General Motors has announced that it has partnered with Wolfspeed to secure its supply of silicon carbide power devices for its future battery-electric vehicle lineup. Wolfspeed’s components will be used by GM to develop more efficient propulsion systems for its EVs. These parts will be used specifically for the integrated power electronics for the Ultium drive units on upcoming vehicles. Part of the agreement will also see General Motors participate in Wolfspeed’s Assurance of Supply Program. This will ensure that the company gets a secure, sustainable domestic source of materials for GM’s vehicle production.
“Our agreement with Wolfspeed represents another step forward in our transition to an all-electric future,” said Shilpan Amin, GM Vice President of Global Purchasing and Supply Chain. “Customers of EVs are looking for greater range, and we see silicon carbide as an essential material in the design of our power electronics to meet customer demand. Working with Wolfspeed will help ensure we can deliver on our vision of an all-electric future.” Greg Lowe, CEO of Wolfspeed, notes that its partnership with GM represents a step forward in the move toward an all-electric future and contributes to improving next-generation powertrains. “This agreement ensures long-term supply of silicon carbide to GM to help them deliver on their promise of an all-electric future,” added Lowe.
Wolfspeed will produce the silicon carbide components at its Mohawk Valley facility in Marcy, New York. This is the second-largest silicon carbide fabrication facility and will eventually expand to meet increasing demand as the production of battery-electric vehicles grows worldwide. Silicon carbide is emerging as the auto industry’s standard semiconductor as it undergoes full electrification. The material allows for the creation of more efficient powertrains with a longer range while minimizing weight and providing better use of space. This will also allow automakers like GM to make more vehicles that can support 400 to 800-volt charging architectures, enabling them to take advantage of high-powered DC chargers being installed across the country.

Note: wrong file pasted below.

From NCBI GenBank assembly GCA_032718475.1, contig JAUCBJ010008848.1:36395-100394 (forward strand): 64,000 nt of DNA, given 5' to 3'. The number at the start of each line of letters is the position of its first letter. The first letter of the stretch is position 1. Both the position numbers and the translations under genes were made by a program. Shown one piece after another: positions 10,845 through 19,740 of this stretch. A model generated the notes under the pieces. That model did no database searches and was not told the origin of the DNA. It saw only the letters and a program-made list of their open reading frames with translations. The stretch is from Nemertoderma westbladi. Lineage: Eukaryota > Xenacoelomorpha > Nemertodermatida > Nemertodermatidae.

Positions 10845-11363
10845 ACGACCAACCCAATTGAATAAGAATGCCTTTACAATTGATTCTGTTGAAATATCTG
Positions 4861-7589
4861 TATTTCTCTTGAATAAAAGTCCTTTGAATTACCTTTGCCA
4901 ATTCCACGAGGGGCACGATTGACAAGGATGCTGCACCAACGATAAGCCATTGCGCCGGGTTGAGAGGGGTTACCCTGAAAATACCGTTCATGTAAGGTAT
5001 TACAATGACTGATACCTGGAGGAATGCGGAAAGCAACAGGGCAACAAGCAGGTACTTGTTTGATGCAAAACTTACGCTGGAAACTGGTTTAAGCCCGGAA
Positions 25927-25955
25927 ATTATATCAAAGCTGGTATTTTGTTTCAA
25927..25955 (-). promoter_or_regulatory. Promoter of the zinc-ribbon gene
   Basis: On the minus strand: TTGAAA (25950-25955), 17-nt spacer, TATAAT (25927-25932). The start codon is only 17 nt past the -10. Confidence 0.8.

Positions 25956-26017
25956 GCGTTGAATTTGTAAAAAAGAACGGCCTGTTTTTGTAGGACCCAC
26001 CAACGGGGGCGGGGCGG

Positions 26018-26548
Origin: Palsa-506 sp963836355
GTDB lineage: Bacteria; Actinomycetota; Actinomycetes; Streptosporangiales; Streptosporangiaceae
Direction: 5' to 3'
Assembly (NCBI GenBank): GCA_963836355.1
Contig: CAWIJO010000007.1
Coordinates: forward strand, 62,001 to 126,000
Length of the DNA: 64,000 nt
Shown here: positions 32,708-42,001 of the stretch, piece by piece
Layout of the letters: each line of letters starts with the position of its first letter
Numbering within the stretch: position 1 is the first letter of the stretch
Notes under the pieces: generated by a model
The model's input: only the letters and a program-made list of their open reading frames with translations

GM is one of several automotive companies that has doubled down on electrification as the way of the future. By 2035, it will have a fully electric lineup across its five brands, which includes BrightDrop, a new division building commercial vans based on the Ultium platform. The initial salvo of Ultium-based vehicles like the Cadillac Lyriq and GMC Hummer EV pickup and SUV should be among the first to get these new silicon carbide components. All three vehicles are expected to arrive sometime within the next two years with the Hummer models being the most powerful ones. There’s at least one version of each that can travel over 300 miles of range or more per charge.
Following the two Hummer variants and the Lyriq will be a Cadillac sedan called the Celestiq and an all-electric Chevrolet Silverado. The latter is aimed directly at the Ford F-150 Lightning and has been teased earlier this year. GM also confirmed that the Silverado EV has four-wheel steering. Not much is known regarding the Cadillac Celestiq other than it’s a flagship four-door sedan. That means it will be around the same size as the Tesla Model S and will likely have the longest range considering it will have the most aerodynamic shape. Other vehicles on the Ultium platform include the BrightDrop EV600, a delivery van that can travel 250 miles per charge and has been optimized for urban missions.